The best of E3 or games I bothered to experience
By Chris O'Neal 06/19/2014
This year’s Electronic Entertainment Expo (E3) was a bit of an anomaly. Previous years had a big buildup of anticipation. Months ahead of the event, gamers would speculate on what Nintendo, Sony or Microsoft would bring to the table, but this year . . . well, this year things seemed a bit toned down, and it showed on the floor of the Los Angeles Convention Center, too. Small booths were squeezed out by the ever-increasing size of the big three. Nintendo’s booth, if you could call it that, took up enough space to fit a cornucopia of games that seemed as out of place under the strobe lighting and chipper tunes as did I when I first stumbled into Bayonetta 2.
If you remember Bayonetta, the fast-paced, gun-slinging, clothes-dissolving shooter from Platinum Games, then you’ll understand why I say that Bayonetta 2 was both the most confusing and most exciting moment of the show for me, and thus will be awarded the Gamer’s Notebook Give-It-to-Me-Now award.
The demo begins with the titular (pun intended) character Bayonetta as she fights demons, angels and the gravity that pulls her clothes off as she engages her enemies. Standing next to the Nintendo representative, a young woman who could recite the back of the box as well as anyone, I experienced what hundreds of Japanese children must have experienced when the Pokémon TV show sent them into a fit of epileptic seizures — an all-out frenzy of lights and colors that ended with me as Bayonetta putting the boots to a giant walking statue.
The Gamer’s Notebook Biggest Turnaround award goes to Homefront: The Revolution. If you recall 2011’s Homefront from gaming giant turned pile of ashes THQ, you’ll remember that it didn’t exactly live up to the hype as it was almost incompetent, mechanically. While the story was neat — a unified Korea invades the U.S. and occupies à la Red Dawn — playing the game was a frustrating task.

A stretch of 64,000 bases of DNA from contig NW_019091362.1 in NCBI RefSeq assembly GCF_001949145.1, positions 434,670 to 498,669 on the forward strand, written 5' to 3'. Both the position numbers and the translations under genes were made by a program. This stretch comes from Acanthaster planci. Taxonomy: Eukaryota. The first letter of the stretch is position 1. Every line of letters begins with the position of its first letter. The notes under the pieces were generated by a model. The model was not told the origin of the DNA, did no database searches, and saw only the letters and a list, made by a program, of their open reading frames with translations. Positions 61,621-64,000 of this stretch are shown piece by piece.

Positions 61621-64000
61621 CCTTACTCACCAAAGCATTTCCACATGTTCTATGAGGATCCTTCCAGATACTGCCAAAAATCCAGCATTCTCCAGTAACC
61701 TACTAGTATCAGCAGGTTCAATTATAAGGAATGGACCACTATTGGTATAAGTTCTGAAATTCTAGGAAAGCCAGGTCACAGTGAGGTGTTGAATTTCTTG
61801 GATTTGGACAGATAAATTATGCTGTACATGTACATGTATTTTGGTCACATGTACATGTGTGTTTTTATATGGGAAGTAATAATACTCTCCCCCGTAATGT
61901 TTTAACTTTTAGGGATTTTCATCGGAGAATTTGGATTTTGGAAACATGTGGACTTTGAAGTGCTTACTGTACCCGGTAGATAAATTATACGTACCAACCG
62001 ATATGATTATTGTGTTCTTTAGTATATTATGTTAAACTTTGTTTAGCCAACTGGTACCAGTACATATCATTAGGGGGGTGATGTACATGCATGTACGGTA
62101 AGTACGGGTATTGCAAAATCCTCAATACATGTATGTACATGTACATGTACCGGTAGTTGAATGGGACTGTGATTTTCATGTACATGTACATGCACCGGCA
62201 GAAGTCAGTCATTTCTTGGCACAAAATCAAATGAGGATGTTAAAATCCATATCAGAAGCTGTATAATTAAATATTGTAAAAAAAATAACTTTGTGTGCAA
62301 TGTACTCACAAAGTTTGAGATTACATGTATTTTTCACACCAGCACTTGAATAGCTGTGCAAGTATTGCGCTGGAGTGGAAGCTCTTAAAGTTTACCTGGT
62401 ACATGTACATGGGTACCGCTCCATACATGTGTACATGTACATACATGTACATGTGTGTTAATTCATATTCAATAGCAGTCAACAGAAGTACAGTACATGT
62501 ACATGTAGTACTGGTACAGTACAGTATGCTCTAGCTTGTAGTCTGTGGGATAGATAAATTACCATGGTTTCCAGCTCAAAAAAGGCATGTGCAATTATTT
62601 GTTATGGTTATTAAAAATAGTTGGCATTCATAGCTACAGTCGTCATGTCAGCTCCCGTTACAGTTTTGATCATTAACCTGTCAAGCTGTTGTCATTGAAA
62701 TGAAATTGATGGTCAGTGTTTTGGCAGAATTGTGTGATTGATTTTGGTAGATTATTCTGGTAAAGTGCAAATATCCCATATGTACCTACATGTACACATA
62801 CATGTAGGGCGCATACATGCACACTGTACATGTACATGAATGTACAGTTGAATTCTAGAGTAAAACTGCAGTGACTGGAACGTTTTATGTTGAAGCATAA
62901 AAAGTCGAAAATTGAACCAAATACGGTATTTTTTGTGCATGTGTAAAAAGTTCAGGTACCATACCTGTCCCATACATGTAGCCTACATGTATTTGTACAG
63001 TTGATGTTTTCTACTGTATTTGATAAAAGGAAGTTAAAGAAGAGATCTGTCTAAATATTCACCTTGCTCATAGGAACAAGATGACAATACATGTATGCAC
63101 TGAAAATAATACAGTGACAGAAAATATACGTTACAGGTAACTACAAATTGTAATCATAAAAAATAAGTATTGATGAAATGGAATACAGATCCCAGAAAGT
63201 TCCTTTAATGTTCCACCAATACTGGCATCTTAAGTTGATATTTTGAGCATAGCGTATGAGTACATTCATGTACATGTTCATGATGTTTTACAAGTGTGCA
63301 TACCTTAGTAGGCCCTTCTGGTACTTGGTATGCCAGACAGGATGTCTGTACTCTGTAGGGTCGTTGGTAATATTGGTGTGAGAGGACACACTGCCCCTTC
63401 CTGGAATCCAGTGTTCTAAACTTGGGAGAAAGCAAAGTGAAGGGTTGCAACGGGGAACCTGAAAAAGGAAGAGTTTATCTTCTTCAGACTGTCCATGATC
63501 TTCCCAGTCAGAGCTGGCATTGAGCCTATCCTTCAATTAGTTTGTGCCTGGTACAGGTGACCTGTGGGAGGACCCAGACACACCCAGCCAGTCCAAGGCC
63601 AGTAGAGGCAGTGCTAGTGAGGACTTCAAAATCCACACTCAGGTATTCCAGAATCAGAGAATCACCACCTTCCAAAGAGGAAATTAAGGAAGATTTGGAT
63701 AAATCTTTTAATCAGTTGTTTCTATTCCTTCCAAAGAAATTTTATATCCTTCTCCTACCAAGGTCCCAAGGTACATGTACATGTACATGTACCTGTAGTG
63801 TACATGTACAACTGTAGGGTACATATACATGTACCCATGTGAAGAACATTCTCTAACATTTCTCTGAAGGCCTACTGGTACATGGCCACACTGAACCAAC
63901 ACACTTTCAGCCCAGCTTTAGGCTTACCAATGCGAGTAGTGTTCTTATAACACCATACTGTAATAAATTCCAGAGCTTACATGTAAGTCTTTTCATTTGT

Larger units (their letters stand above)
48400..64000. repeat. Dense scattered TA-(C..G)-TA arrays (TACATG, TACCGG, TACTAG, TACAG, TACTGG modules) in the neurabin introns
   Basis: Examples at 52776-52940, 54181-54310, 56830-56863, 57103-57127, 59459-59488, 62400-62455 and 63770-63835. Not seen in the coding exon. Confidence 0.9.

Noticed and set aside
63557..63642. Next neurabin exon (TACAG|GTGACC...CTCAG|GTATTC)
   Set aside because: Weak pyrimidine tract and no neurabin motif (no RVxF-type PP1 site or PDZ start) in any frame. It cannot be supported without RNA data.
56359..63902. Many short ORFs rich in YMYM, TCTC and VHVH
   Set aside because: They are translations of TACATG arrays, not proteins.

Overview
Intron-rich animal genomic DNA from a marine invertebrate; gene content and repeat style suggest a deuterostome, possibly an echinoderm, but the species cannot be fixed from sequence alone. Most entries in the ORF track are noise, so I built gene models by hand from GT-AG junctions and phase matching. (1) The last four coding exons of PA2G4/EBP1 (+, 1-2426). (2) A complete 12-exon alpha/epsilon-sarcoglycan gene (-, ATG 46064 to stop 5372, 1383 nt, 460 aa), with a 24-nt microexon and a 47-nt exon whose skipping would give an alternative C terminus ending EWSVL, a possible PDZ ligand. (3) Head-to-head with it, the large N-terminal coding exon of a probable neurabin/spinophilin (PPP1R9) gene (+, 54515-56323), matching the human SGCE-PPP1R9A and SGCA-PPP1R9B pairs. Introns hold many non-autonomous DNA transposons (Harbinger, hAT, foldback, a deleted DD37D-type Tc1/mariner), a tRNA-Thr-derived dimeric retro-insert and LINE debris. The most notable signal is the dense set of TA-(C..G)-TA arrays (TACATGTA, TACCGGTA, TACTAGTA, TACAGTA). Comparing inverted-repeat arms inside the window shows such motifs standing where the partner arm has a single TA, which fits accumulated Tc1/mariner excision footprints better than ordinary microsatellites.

What was previewed by Crytek and Deep Silver behind closed doors was anything but. Homefront: The Revolution takes place four years after the original, and boy how things have changed. Instead of a linear shooter, Revolution appears to be a guerrilla warfare simulator with a backbone. In the demo, your character uses an RC car with plastic explosives to infiltrate an enemy base, fully customizes his own weaponry, and it all sure looks pretty. Homefront: The Revolution is made by a completely different developer this time around, so expect it to be a sleeper hit sometime next year.
It would be way, way too easy to say that CD Projekt RED’s The Witcher 3 was once again this year’s best game in show, so I won’t. I will, however, say that it is living up to the hype and then some; the play demo featured Geralt of Rivia, the Witcher himself, as he fought, talked and swam his way through the massive immersive world of The Witcher 3, which is, apparently, 20 percent larger than The Elder Scrolls: Skyrim and 30 times larger than The Witcher 2.
This year’s Gamer’s Notebook Best in Show awards will be split up into two categories: Best Little Game That Could and Most Destined to be a Best-Seller.
The Best Little Game That Could is a tie between one that seriously deserves it and another that pulls at my own personal fanboy heart. Moon Studios’ Ori and the Blind Forest brings the kind of whimsy back to gamers that Journey left at our doorstep. A young creature loses its mother and you, as Ori, must persevere through a dangerous forest in equal parts Super Mario Bros. and Metroid fashion. It’s a beautiful game with an amazing score that you won’t want to miss, coming for the Xbox One and PC.
Also receiving this award is Sherlock Holmes: Crimes & Punishments from Frogwares, shown at the Focus Home Interactive booth. Blending the classic style of Sir Arthur Conan Doyle with the intricacies of the more modern take on Holmes in BBC’s Sherlock, Crimes & Punishments promises to be a challenging puzzler fit for a coke-addicted detective. At one point, as Holmes questions a young man, time comes to a standstill as clues are deduced from his suit. It was then that I felt all giddy for the first time on the show floor — and that says everything you need to know about me.
Finally, the Most Destined to Be a Best-Seller award goes to The Legend of Zelda, the game that single-handedly convinced the world to run out and buy a Nintendo Wii U. Shown briefly in a trailer at Nintendo’s press conference, if the murmuring on the floor is to be believed, the next Zelda will be an open-world, perhaps customizable experience — the stuff dreams are made of.
That’s what E3 is, after all; dreams. Because half of this stuff will never make it out of your head or L.A. (I’m looking at you, The Last Guardian).
Chris O’Neal did see Nintendo’s Mario Maker and confirmed that it is real for Gamer’s Notebook reader Chris Yanez. Follow him on Instagram and Twitter @agentoneal.